New GeekGuide: Beyond Cron

LinuxJournal - Thu, 2015, Apr02 - 09:45
How to Know When You've Outgrown Cron Scheduling--and What to Do Next

If you've spent any time around UNIX, you've no doubt learned to use and appreciate cron, the ubiquitous job scheduler that comes with almost every version of UNIX that exists. Cron is simple and easy to use, and most important, it just works. more>>

March 2015 Issue of Linux Journal: High-Performance Computing

LinuxJournal - Wed, 2015, Apr01 - 08:43
High Performance: a Relative Term

My Pebble watch has several orders of magnitude more power than the mainframe computers used by NASA to land astronauts on the moon and then get them ba more>>

April 2015 Video Preview

LinuxJournal - Wed, 2015, Apr01 - 08:31

Not So Dynamic Updates

LinuxJournal - Mon, 2015, Mar30 - 09:33

Typically when a network is under my control, I like my servers to have static IPs. Whether the IPs are truly static (hard-coded into network configuration files on the host) or whether I configure a DHCP server to make static assignments, it's far more convenient when you know a server always will have the same IP. more>>

Users, Permissions and Multitenant Sites

LinuxJournal - Thu, 2015, Mar26 - 10:28

In my last article, I started to look at multitenant Web applications. These are applications that run a single time, but that can be retrieved via a variety of hostnames. more>>

New Products

LinuxJournal - Tue, 2015, Mar24 - 11:13
Please send information about releases of Linux-related products to or New Products c/o Linux Journal, PO Box 980985, Houston, TX 77098. Submissions are edited for length and content.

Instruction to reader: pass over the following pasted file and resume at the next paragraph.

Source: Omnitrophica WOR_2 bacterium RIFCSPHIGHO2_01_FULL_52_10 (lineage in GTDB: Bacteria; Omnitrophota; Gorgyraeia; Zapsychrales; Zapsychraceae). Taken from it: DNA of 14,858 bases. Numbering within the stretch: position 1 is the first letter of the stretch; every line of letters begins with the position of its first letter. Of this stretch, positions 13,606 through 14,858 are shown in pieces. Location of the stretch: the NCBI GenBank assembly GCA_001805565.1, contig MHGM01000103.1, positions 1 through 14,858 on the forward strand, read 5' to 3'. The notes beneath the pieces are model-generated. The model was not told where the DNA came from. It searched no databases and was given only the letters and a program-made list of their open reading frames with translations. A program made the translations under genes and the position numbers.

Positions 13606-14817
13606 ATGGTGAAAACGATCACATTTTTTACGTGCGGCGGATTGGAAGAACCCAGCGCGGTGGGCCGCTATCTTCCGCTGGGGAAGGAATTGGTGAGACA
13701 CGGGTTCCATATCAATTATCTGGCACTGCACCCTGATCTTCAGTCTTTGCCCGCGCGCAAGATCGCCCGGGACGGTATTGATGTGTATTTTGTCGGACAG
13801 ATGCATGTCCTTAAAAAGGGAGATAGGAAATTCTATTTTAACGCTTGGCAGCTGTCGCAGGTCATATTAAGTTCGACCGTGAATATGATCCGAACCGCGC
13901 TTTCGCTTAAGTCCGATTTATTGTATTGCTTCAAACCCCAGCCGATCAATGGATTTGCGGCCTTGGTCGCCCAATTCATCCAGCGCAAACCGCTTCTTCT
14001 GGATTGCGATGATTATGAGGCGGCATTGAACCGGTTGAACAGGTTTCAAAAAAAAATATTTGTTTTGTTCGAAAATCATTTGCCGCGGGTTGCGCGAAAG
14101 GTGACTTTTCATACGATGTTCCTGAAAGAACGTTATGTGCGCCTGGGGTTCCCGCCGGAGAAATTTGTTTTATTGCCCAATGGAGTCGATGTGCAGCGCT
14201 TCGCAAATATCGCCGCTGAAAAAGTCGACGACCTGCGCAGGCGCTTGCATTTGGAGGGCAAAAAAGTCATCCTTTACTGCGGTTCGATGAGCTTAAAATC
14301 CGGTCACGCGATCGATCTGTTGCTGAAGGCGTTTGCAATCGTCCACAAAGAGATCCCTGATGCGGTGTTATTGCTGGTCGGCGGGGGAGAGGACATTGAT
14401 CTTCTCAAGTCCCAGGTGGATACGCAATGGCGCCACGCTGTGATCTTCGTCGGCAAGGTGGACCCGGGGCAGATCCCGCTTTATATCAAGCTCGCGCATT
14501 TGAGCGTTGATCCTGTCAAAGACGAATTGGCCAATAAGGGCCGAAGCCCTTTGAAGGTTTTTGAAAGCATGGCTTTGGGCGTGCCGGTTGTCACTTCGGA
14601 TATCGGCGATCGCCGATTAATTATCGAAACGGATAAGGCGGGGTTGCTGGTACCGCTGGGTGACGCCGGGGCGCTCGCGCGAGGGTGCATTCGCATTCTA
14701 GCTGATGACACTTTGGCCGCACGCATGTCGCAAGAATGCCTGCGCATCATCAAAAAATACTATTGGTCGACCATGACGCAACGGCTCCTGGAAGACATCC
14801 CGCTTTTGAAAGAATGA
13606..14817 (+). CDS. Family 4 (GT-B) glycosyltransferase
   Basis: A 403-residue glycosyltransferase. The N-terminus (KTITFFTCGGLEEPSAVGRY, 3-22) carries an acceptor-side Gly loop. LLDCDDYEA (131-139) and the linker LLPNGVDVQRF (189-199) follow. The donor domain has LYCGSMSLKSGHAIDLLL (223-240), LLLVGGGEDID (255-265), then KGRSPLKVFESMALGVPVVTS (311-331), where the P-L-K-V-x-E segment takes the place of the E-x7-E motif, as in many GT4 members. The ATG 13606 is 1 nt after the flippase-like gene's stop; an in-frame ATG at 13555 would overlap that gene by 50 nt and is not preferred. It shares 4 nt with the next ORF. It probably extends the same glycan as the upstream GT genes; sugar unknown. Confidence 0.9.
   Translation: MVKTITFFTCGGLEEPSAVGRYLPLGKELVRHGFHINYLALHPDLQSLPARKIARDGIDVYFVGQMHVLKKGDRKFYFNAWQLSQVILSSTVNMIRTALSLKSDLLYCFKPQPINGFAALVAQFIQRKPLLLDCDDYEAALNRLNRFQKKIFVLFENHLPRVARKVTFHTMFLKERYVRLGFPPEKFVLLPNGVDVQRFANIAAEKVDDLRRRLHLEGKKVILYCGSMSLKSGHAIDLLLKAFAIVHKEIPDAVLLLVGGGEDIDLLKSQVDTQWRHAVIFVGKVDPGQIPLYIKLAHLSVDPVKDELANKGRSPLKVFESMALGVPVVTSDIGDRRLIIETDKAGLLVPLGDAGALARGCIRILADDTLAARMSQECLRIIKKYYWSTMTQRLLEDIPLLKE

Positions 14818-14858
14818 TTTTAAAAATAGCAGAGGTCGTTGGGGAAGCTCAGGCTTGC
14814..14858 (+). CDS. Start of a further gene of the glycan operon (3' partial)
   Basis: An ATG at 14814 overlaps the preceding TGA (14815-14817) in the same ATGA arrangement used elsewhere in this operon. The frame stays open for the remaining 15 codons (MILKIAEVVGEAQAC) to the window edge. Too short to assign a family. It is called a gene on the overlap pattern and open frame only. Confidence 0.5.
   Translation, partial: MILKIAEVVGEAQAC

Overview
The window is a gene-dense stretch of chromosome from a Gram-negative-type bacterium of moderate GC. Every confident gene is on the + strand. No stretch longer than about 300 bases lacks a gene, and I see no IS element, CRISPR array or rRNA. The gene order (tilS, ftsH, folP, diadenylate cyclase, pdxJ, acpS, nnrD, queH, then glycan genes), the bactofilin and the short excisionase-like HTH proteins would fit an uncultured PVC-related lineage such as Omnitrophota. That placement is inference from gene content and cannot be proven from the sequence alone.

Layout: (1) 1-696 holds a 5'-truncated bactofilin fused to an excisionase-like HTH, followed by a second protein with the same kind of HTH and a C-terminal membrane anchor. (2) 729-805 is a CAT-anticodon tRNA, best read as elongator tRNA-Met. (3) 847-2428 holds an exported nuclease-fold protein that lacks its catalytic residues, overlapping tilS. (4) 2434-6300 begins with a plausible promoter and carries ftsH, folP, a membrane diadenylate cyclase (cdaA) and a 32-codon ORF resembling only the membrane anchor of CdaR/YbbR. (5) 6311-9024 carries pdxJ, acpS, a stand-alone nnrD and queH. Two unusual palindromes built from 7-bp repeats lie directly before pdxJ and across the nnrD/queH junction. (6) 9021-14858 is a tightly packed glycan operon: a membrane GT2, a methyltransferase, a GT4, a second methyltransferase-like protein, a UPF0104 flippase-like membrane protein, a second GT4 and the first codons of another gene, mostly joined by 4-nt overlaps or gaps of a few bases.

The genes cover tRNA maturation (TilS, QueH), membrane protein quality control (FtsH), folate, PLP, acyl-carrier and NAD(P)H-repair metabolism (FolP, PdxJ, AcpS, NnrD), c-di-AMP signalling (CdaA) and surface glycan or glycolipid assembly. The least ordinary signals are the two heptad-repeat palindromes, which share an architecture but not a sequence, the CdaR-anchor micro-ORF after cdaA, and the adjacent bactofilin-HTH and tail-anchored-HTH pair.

Flexible Access Control with Squid Proxy

LinuxJournal - Mon, 2015, Mar23 - 13:10

Large enterprises and nuclear laboratories aren't the only organizations that need an Internet access policy and a means of enforcing it. My household has an Internet access policy, and the technique I've used to enforce it is applicable to almost any organization. In our case, I'm not too concerned about outside security threats. more>>

Solving ODEs on Linux

LinuxJournal - Thu, 2015, Mar19 - 10:28

Many problems in science and engineering are modeled through ordinary differential equations (ODEs). An ODE is an equation that contains a function of one independent variable and its derivatives. more>>

DevOps: Everything You Need to Know

LinuxJournal - Thu, 2015, Mar19 - 07:13
Have projects in development that need help? Have a great development operation in place that can ALWAYS be better? more>>

Tighten Up SSH

LinuxJournal - Wed, 2015, Mar18 - 15:06

SSH is a Swiss Army knife and Hogwart's magic wand all rolled into one simple command-line tool. As often as we use it, we sometimes forget that even our encrypted friend can be secured more than it is by default. For a full list of options to turn on and off, simply type man sshd_config to read the man page for the configuration file. more>>

Security in Three Ds: Detect, Decide and Deny

LinuxJournal - Mon, 2015, Mar16 - 11:21

Whenever a server is accessible via the Internet, it's a safe bet that hackers will be trying to access it. Just look at the SSH logs for any server you use, and you'll surely find lots of "authentication failure" lines, originating from IPs that have nothing to do with you or your business. more>>